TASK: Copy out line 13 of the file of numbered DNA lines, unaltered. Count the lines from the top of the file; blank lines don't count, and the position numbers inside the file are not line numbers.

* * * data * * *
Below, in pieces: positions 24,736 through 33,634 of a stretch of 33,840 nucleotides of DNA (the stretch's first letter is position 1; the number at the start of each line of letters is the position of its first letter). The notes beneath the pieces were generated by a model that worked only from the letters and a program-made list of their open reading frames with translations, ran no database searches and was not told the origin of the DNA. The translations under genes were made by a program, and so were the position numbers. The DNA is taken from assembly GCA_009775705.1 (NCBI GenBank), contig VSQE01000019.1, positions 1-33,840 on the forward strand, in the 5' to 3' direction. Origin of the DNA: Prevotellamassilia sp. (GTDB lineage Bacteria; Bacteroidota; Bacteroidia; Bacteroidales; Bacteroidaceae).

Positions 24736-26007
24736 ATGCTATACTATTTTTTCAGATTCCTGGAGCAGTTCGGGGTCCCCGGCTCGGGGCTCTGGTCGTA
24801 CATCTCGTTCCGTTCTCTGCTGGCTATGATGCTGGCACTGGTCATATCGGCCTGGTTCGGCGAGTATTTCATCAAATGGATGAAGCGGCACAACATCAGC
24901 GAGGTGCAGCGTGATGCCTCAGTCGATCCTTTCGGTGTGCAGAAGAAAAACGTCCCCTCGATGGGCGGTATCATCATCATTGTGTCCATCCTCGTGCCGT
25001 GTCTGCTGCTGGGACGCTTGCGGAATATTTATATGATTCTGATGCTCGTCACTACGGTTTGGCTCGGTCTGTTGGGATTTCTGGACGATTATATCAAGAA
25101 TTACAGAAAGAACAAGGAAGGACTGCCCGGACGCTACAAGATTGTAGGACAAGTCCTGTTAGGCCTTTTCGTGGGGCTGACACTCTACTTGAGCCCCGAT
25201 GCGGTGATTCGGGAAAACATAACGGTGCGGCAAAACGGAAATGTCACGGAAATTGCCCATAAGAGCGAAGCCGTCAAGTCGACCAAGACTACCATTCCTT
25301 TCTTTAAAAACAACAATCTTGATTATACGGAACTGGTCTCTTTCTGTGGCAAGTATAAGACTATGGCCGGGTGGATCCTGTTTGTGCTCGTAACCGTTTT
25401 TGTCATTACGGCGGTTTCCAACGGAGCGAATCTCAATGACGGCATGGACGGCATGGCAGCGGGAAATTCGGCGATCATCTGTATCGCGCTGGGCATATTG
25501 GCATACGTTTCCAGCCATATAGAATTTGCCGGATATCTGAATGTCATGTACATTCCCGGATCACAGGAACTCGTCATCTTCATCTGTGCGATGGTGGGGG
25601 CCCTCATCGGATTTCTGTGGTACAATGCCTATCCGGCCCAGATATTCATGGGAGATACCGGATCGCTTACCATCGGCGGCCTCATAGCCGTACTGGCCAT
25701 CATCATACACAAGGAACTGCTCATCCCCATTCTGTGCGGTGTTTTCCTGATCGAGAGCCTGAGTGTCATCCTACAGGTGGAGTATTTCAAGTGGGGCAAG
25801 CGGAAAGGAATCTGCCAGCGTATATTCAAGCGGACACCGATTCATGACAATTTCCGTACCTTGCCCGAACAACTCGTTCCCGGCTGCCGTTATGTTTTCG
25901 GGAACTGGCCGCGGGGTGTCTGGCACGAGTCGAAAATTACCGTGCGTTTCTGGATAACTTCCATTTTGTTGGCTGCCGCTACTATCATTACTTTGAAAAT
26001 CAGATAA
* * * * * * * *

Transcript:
25701 CATCATACACAAGGAACTGCTCATCCCCATTCTGTGCGGTGTTTTCCTGATCGAGAGCCTGAGTGTCATCCTACAGGTGGAGTATTTCAAGTGGGGCAAG